Baby trafficking in Victorian London and Kent

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Detective Burgess and detective-sergeant Chide were looking for an infant when they called at a house in Olney Street, Walworth, south London. They had presumably received a tip-off that child was there or that someone in the house knew of its whereabouts. The person they questioned was Mary Boyle, a 30 year-old ‘ironer’ who was known by several other aliases (including Green, Kemp and Campbell).

They arrested Mary and took her back to the station to question her. There she was placed in an identity parade with other women and picked out by the mother of the missing baby, Mrs Mabel Reed. Boyle was then told she would be formally charged with stealing a six week-old male child and £3 in cash ‘by means of a trick’.

Mary vehemently denied the charge. She insisted instead that it had been given to her to adopt. Then where was it, the inspector asked her. ‘I will not tell you if you keep me here for 25 years’, she replied, adding ‘why do you call this stealing?’

The case came up before the Lambeth police magistrate in early May 1893. The police were still looking for the baby and Mary Boyle was still refusing to tell them where it was or admit she had taken it.

Inspector Harvey stated that: ‘You told this lady [Mrs Reed] that you had been confined with a dead baby seven weeks ago, and that you were the wife of a tea merchant at Eastbourne, and that you wanted the child to adopt, so your friends would think it was your own’.  Mary responded by saying that the child was well cared cared by a family in Leicester.

The child remained missing however, al the police had managed to find were its clothes, and a search was ongoing which would now presumably switch to Leicester. One can only imagine the emotional state of the mother. The police asked for, and were granted, a remand so that they could continue their investigation. The magistrate informed Mary that she ‘stood in a very serious position’.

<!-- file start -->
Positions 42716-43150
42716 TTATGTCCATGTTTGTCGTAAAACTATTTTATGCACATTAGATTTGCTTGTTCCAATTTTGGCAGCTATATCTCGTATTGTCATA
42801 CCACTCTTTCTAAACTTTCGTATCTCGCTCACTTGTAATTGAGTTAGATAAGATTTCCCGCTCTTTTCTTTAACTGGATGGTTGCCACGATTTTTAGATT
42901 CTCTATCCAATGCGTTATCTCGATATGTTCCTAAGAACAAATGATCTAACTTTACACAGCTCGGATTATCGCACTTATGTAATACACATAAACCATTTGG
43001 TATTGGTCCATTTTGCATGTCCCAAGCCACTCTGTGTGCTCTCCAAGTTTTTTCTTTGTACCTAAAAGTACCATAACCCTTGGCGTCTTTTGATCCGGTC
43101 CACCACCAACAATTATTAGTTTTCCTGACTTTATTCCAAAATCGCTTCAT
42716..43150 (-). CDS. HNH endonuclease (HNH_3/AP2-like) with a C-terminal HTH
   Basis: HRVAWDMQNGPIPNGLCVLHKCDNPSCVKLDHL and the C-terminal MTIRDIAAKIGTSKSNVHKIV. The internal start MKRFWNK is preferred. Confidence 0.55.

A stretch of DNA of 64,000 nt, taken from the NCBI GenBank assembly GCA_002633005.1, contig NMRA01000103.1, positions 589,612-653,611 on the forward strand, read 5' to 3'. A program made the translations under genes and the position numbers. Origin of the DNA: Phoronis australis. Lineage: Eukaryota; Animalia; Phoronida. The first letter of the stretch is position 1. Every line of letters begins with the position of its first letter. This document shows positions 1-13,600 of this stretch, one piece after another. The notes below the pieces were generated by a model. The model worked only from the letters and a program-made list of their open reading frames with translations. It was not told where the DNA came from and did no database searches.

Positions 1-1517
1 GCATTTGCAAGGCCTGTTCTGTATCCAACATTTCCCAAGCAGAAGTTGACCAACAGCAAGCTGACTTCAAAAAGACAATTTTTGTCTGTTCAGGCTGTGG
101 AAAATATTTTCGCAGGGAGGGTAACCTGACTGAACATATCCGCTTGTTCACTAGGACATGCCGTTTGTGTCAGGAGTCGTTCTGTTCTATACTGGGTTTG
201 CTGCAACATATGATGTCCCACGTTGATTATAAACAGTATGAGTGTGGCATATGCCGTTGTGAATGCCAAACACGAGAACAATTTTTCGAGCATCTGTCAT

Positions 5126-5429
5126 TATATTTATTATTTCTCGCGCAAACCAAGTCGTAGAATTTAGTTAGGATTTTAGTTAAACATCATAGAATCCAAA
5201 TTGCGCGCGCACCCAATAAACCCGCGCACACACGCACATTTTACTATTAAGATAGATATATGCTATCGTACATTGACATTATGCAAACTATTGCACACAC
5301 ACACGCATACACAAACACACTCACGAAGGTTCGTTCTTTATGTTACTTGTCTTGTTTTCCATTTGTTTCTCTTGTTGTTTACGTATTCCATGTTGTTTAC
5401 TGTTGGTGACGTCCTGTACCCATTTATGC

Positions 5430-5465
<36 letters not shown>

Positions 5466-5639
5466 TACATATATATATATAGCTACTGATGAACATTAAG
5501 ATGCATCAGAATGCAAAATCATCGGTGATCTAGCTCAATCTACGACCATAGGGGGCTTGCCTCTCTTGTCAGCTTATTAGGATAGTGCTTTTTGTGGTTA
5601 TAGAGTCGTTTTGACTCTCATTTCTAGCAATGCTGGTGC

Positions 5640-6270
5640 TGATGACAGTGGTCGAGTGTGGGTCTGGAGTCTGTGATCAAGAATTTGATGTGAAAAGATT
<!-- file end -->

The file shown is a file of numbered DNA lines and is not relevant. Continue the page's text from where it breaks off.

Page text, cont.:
The Leicester Chronicle and the Leicestershire Mercury reported the case on the 13 May, using almost exactly the same text as The Standard, but adding the detail that the police that called on Mary had no warrant, and that initially she had refused to go with them, and that the family the baby was placed in at Leicester was that of a church minister.

The story has a happy ending I am glad to say. The child was found, not in Leicester but in a ditch in ‘a lonely lane’ near Gravesend in Kent. It was taken to the nearby workhouse at Hastings and, because of the widespread press reporting of a missing child, the police were informed. Mabel Reed then traveled to Hastings to identify her son, who was, according to the papers, ‘none the worse for his exposure’.

Having reunited mother and baby the investigation now turned back to Mary Boyle and her initial crime. A few days later the press reported that this was not Mary’s first office; in fact she had already served a prison sentence for abducting children in the past.

On the 21 May, with story making national news, readers were told that Mary had again appeared before at Lambeth Police Court. Mr Sims  led the prosecution on behalf of he Treasury and he stated that he found show that Boyle could be tied to ‘three cases in which the prisoner had obtained children’. He explained how Mrs Reed, now described as a ‘governess’,  had answered the following advertisement placed by  Boyle:

‘We should dearly love to adopt your little darling entirely as our own, and have it registered in our own name, it would have the most loving care, a good Christian home, and every care and attention’.

Mabel Reed met with Mary Boyle and the latter told her that her husband was a wealthy tea merchant and that they would give the child a good life and name it Arthur after her own father. She was desperate it seemed, having (as was stated earlier) lost her own child just seven weeks earlier.

Reed was convinced and so must have had her own problems in keeping her baby (no husband is mentioned so perhaps she was a widow and the child illegitimate?) and accompanied Mary to London Bridge station. There Mary asked her for £3 to buy clothes for the child, which she gave her. She didn’t seem to wonder at why a wealthy merchant’s wife would need to ask her for money for baby clothes for a child she was giving up, however…